Las Vegas attorneys offer tips on laws that affect workplace

The nuances of employment law can land small-business owners in hot water if they don’t understand all of the obligations that come with being an employer, Las Vegas area attorneys say.

Understanding how to navigate the Family and Medical Leave and Americans with Disabilities acts, Nevada’s overtime statutes, Nevada’s two-tier minimum wage law and good record keeping are topics some employment law attorneys agree can cause confusion.

And they’ve got six tips to help employers navigate away from potential legal entanglements.

▶ 1. Brett Sutton, a partner at Sutton Hague Law Corp. and a 25-year veteran in employment and labor law, said he has seen an increase in the volume of claims involving “regular rate of pay.” Sutton said that overtime is 1½ times greater than the regular rate, but employers often miss an important part of the definition of regular rate of pay: An employer who pays an employee a bonus or other compensation in excess of that employee’s normal hourly wage during a workweek must pay overtime based on the average of the larger sum, not the employee’s regular hourly rate.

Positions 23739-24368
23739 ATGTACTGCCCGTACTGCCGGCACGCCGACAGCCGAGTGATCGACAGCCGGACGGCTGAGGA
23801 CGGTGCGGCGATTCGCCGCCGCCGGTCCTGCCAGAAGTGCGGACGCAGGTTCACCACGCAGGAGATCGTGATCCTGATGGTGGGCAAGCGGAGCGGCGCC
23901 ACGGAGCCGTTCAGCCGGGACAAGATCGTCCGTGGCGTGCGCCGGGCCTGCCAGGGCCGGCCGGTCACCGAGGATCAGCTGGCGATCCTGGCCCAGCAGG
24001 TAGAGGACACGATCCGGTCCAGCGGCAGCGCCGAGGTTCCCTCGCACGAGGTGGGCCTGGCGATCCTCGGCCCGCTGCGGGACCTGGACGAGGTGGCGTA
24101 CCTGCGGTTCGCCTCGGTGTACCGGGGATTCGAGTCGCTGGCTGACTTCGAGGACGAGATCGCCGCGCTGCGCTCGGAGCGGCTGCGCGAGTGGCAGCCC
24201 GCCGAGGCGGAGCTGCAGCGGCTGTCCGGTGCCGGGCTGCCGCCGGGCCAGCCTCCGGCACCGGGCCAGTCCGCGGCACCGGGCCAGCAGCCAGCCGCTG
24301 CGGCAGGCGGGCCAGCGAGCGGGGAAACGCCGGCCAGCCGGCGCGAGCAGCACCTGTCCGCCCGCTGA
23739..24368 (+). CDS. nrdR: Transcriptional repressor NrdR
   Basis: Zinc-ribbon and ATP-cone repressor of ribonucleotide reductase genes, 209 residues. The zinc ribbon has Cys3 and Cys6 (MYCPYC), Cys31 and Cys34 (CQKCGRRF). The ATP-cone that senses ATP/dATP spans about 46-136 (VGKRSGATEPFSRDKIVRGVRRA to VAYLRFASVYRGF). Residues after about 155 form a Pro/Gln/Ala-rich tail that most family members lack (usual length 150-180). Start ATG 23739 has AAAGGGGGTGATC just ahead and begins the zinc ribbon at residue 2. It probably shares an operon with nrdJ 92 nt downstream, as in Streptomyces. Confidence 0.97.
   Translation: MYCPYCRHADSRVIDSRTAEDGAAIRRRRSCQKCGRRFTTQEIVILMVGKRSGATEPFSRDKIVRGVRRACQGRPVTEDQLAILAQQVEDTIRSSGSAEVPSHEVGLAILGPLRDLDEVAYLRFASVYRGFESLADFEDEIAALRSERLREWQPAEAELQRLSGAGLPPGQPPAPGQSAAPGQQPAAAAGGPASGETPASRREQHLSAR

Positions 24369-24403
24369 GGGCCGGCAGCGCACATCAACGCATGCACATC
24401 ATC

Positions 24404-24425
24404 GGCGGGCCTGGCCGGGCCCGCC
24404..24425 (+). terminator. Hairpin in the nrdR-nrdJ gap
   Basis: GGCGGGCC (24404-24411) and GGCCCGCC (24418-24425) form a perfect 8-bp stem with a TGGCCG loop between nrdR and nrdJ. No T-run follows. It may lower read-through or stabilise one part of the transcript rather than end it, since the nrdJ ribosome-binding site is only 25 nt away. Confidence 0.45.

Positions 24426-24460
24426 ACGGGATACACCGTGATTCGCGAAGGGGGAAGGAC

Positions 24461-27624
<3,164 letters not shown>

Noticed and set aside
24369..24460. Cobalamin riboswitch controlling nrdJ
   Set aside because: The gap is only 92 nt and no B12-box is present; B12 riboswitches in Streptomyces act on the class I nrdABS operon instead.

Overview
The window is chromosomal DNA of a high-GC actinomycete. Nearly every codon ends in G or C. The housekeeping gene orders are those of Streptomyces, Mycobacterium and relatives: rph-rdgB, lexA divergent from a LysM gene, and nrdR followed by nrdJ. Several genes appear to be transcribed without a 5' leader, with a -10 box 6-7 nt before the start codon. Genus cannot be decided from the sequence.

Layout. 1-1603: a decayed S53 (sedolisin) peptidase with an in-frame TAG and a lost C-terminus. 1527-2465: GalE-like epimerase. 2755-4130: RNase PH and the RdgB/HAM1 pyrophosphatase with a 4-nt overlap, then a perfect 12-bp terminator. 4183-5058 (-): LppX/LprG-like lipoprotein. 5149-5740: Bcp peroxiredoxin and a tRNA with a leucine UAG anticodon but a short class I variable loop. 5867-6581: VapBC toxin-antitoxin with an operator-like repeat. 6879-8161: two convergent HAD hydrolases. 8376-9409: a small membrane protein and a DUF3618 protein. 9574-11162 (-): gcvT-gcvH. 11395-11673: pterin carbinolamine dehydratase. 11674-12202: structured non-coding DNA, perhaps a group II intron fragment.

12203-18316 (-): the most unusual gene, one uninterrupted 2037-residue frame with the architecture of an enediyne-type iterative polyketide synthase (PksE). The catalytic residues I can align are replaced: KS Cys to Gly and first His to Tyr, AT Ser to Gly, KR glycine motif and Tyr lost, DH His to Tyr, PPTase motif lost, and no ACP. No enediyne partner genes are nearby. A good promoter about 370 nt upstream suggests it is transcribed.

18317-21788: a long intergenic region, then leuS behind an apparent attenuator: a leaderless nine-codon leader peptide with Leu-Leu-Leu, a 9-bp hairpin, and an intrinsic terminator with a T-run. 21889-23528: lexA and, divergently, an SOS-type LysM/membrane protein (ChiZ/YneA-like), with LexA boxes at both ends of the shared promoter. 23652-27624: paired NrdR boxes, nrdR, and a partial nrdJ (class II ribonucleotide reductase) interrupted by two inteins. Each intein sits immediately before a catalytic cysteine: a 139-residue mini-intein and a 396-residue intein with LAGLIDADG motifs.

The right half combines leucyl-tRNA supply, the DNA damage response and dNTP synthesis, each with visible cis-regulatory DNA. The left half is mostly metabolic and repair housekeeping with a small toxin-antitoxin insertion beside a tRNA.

“Many employers do not understand this and consequently underpay on the overtime rate and then find themselves facing claims and possible penalties for underpayment,” Sutton said.

▶ 2. Another issue involving Nevada’s overtime statutes is the daily overtime rule. The statute states that employees making less than 1½ times the minimum wage — $10.88 per hour for employees being offered benefits and $12.38 per hour for employees who are not — are entitled to overtime if they work more than eight hours in a day. Companies paying more than 1½ times the minimum wage are mandated to pay overtime when employees work more than 40 hours in a workweek.

Nevada law states that a workday is 24 hours long and starts at the beginning of an employee’s shift. Suzanne Martin, a shareholder with the Las Vegas office of Ogletree, Deakins, Nash, Smoak and Stewart, gave an example of how this system works using a work schedule that called for a shift that went from 2 p.m. to 11 p.m. on a Monday, including a one-hour break. The next day, Tuesday, the employee came in at 9 a.m. and left at 3 p.m. This would entitle the employee to five hours of overtime pay because his workday didn’t end from the previous day until 2 p.m.